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What matters to you?


I've heard mention of the "What matters to you" question in health care but have never been able to figure out what it meant. It sounded hopeful, a way of establishing the patient's concerns and even values. Sounds like an awkward question to ask, though, and what do you do with the information once it is gathered? A bit of digging and here is what I've found. 

  •  "What Matters to You? Day started in Norway in 2014 with the aim of encouraging and supporting more meaningful conversations between people who provide health and social care and the people, families, and carers who receive that care. 
  •  The key purpose of the question is to promote dialogue and deep listening between providers and the people for which they care. 
  • We should ask our patients, “What matters to you?” rather than, “What is the matter?”
  • The movement has spread to 17 countries
  • Asking “What matters to you?” becomes one of the fundamental questions underpinning the discussion with patients.
  • Shared decision-making ... is a two-way relational process of helping people to reflect on, and express, their preferences based on their unique circumstances, expectations, beliefs and values.
  • You can ask it in various ways like "What are the things that are important to you at the moment?
  • The question “What matters to you?” tries to get to the essence of patient centered care, which the Institute of Medicine has listed as one of the priorities for quality improvement.
  • it also helps you to understand the person in the context of their own life and the things that are most important to them. With this crucial insight you are in a much better position to work with the person to find the best way forward for them.
  • June 7 is WMTY Day


     Do we want our doctors to ask us matters to us? Below is what one of our members wrote.

"As patients we hope that what matters to us, matters to our providers. Providing care should be a partnership so knowing what's matters most to patients makes us feel cared for, listened to and respected." 



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Tuesday Health News


A familar face in the first story. Dr David Grayson is one of our members and a keen innovator in the health field. 


A key issue in New Zealand Health. Do we need so many DHBs?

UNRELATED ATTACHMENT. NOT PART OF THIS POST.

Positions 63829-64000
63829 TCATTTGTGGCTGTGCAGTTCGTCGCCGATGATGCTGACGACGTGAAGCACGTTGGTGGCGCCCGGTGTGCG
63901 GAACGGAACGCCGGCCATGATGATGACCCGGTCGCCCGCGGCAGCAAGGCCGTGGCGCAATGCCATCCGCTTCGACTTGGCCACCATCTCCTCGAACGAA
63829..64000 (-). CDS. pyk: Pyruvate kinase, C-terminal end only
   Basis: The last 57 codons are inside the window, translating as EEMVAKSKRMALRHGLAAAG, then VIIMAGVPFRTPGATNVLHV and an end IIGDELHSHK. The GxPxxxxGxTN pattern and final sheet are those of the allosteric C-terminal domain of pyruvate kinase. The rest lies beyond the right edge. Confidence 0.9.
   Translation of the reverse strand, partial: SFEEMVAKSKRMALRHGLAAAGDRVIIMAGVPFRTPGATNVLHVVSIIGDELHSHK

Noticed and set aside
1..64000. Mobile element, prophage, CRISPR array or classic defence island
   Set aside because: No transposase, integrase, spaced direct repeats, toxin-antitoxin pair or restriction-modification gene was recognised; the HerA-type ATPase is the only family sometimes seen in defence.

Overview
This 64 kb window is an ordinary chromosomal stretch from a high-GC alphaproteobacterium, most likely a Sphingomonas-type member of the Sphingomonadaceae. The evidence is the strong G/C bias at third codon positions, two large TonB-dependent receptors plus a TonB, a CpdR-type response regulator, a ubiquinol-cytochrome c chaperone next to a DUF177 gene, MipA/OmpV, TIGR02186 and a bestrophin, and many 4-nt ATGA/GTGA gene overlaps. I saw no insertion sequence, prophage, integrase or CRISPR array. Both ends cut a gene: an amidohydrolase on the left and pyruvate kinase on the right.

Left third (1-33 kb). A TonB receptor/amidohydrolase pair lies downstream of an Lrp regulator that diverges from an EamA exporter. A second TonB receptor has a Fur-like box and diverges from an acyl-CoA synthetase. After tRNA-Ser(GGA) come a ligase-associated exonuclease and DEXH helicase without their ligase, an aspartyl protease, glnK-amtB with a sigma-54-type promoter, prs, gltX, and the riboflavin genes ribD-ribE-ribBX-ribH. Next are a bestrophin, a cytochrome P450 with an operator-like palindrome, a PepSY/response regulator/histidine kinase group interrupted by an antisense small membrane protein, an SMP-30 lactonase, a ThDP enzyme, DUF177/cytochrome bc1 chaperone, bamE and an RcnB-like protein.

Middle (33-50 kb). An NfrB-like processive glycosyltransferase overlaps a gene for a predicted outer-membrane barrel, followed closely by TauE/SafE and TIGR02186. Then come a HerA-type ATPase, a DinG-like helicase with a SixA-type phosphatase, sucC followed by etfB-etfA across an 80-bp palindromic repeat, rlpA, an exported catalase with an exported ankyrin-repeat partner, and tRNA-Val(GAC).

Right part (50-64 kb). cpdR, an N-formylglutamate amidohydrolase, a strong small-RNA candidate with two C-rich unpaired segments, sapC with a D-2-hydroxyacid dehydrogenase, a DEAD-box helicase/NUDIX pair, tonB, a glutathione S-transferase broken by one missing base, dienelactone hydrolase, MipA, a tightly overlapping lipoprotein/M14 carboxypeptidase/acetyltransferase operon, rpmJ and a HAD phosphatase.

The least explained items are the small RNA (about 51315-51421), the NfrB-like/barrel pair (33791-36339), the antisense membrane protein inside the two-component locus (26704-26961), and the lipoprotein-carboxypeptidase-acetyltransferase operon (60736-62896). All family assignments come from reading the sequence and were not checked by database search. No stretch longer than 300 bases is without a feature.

And from the NYT: Do we need so many supplements? 


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Dr Giuseppe ‘Peppe’ Sasso is currently the Clinical Director of the Radiation Oncology Department at the Northern Regional Cancer and Blood Services, Auckland City Hospital and Auckland District Health Board (ADHB), having moved to New Zealand, from Italy with his family in 2010.

Peppe’s Talk

Auckland is very privileged, says Peppe Sasso. There is a fantastic public service for radiation oncology, and an outstanding private service.

Peppe comes from Italy and has worked in England, France, Spain, Australia and NZ. He wants to make Auckland facilities the best in the world for radiation oncology.

In Auckland he is in charge of 100 people and head of radiation oncology in New Zealand, the only country in world that has a national database of radiation treatments. There is equity of access for rural and metro patients.

They do 3000 courses of radiotherapy each year. There is not a bigger single faculty this side of the equator.

But the building in which radiation oncology is housed is a national disgrace. Let’s make Auckland a true flagship, he says. In New Zealand, we don’t always aim high enough. We have to ask for the best.

He calls radiation beautiful technology. It is progressing like mobile phones, improving all the time. Hopefully in his lifetime they will achieve zero side effects. They are certainly not there yet for head and neck cancer. As for people who had the treatment over ten years ago, he said their experience was like driving a car in the old days before seatbelts and airbags. It got you there but was not as safe. Now we have more safety measures and much better targeting.

He uses the raw product, electricity and turns it into rays that are becoming better and better targeted with treatment getting cheaper and cheaper. Of all cancer treatments, radiation is the best value for money - although it won't be the best thing for every patient of course. Radiation oncologists and surgeons work well together. They are NOT in competition - in modern medicine you need more than one person knowing it all.

But medicine is hard to fund. It’s difficult to get the DHBs to keep up with the funding even when a good business case can be made.

Radiation takes a lot of planning with much time spent on the computer. The team needs a physicist to help and it can take three days to plan a treatment. Software is getting better each year. Raysearch is the company that makes the software to allow oncologists to target only the cancer not the healthy tissue around it.

In terms of cure there is a 0.3 - 0.5 % increase in survival each year. There are small incremental changes. Many cancers are becoming chronic diseases.